Skip to end of metadata
Go to start of metadata

Overview

This section gives an overview of how to apply Audio to Mannequin. Please note however that the article Mannequin Editor Tutorial 1 is prerequisite knowledge for the following information.

Introduction

Audio in Mannequin is controlled by adding Procedural Clips to Fragments and setting their Type to Audio in the Procedural Clip Properties.

Fragments are played on Scopes, but there are no technical restrictions on which Scopes the Audio Procedural Clips are placed. However, it is quite common for a project to setup a Mannequin character in such a way that certain Scopes only have audio system Triggers placed on them. For example, in the case of the Audio & Mannequin Usecases* we have the Audio1 and Audio2 Scopes on which all audio system Triggers are placed.

Mannequin decides which Fragments it will trigger via Tag States. This allows flexibility in supporting animations with sound, so you can go very granular or stay rather generic.

The Mannequin Editor describes how to add tags to a Fragment. These tags define what needs to be going on in the game or with the character in order for that specific Fragment to be selected.

For example, say you want to support each weapon with a different sound, but you don't necessarily want to distinguish between whether the player is crouching or standing while firing. To ensure this, you need to make sure that the FragmentID is properly flagged using the parent of the weapon item name. For example, fire [SDKRifle] needs the SDKRifle selected to work in all stances (crouch, stand, etc).

FragmentID properly flagged


The game might also trigger extra tags such as "standing" or "crouch" depending on the character's stance, but will always pick the best fitting one - this means the one that matches most of the tags provided.  If you decide to provide more detail, this can be achieved by creating different Fragments with different audio system Triggers and a wider range of tags.

To learn more about Tags please read the article Mannequin Tag Definition Editor.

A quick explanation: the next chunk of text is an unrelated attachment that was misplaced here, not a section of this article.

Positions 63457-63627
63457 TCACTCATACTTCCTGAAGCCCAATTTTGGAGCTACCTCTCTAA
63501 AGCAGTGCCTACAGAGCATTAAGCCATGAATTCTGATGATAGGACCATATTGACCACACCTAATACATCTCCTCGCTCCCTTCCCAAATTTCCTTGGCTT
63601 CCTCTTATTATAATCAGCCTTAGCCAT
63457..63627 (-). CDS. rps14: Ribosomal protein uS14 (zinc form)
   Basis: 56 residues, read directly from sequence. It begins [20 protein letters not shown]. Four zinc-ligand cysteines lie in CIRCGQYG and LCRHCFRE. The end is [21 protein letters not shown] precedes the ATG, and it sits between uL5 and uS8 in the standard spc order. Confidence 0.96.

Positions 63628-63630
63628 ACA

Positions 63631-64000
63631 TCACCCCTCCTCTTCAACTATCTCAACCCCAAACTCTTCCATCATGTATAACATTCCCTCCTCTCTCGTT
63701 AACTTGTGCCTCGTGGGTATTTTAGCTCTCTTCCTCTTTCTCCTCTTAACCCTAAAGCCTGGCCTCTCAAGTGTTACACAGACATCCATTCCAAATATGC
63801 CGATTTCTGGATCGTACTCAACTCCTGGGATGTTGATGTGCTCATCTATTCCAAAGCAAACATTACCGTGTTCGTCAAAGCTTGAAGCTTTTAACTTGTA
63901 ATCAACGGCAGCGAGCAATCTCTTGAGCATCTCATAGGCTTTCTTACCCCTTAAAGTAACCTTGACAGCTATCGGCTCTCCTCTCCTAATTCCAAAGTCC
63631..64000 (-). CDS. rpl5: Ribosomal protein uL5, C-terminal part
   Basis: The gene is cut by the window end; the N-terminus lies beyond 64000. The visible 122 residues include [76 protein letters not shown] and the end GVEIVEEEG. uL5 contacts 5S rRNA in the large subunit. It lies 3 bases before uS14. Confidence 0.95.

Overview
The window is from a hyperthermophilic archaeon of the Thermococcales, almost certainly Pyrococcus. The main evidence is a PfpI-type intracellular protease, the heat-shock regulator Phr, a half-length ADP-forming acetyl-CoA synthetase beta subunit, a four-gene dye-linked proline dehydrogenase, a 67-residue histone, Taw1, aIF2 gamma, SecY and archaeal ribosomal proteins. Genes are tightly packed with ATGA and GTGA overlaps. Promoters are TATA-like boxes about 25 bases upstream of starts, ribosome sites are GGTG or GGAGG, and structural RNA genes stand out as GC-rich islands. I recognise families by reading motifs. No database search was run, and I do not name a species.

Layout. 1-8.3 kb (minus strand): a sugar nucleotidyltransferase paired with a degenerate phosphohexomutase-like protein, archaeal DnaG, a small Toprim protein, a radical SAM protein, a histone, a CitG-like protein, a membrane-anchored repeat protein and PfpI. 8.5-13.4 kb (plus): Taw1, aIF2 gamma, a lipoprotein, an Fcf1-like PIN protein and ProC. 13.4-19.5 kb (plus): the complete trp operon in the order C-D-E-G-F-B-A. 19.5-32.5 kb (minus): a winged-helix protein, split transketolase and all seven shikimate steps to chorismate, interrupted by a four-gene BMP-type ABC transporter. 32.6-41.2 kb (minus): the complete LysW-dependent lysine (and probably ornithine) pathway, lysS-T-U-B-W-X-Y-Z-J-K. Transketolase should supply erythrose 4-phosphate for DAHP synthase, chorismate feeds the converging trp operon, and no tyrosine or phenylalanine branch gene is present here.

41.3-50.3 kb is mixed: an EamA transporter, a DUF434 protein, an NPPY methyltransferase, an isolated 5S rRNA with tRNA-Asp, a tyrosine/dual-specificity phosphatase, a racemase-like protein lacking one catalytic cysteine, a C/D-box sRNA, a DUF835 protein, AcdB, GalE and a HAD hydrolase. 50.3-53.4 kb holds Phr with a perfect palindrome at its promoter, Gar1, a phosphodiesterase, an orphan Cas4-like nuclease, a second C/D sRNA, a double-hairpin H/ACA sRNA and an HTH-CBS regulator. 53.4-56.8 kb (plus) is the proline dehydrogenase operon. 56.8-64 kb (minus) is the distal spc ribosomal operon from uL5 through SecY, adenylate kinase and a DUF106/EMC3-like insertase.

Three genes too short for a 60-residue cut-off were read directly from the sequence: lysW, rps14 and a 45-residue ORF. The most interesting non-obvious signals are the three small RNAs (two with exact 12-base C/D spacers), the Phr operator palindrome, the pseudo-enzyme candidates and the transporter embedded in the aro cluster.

Enabling Scopes for a Fragment

Depending on your setup, you might want to place audio system Triggers in specific Scopes. For example, in the Sandbox Editor setup, sounds are usually placed in the "Audio1" or the "Audio2" Scopes.

Furthermore, the preferred way of enabling a Scope for a FragmentID is to edit its default Scope Mask: When editing a FragmentID you can select which Scopes it should use by default.

Enabling a Scope for a Fragment - 1

Enabling a Scope for a Fragment - 2

For an extensive step-by-step guide on how to achieve this please refer to the Mannequin Editor Tutorial 1.

Adding a ProcLayer Track

Once you have decided on which Scope you want to place the audio system Triggers on, you need to create a ProcLayer track.

To add a ProcLayer track, right click on the Scope and select AddTrack -> ProcLayer:

Afterwards the layout should look like screenshot below.

To learn more about these tracks and their properties, please read the article Mannequin Track Properties.

Creating an Audio System Trigger on an Audio Proc Layer

In the ProcLayer’s timeline double-click to add a Procedural Clip. The clip can be moved by dragging its start point.

Under the Procedural Clip Properties menu you can set what type the clip should be. 

In order to execute audio system Triggers click on the Type property and select Audio.

You can see that this selection changes the options available for the clip in the Procedural Clip Properties  (screenshot below). It is now possible to set a Start and Stop Trigger and define its behavior.

When the Fragment ends the Sound stops and as described in the Start/Stop Trigger behavior see here.

To keep the Sound playing, then use do_nothing as the StopTrigger.


The Blend time does not affect the fade-in of a sound.

Tips

You can add any number of ProcLayers to a Scope which can help you to better organize your Fragment.
Procedural Clips can be added to any ProcLayer on any Scope. Just be aware that depending on your setup the clips might then be saved to a different Database file.

The CVar mn_debug <entity name> shows you the Fragments and Animations that are triggered by an Entity at any given time. This helps you to figure out which Fragments are the ones without Sound. See Mannequin Debugging.
  • No labels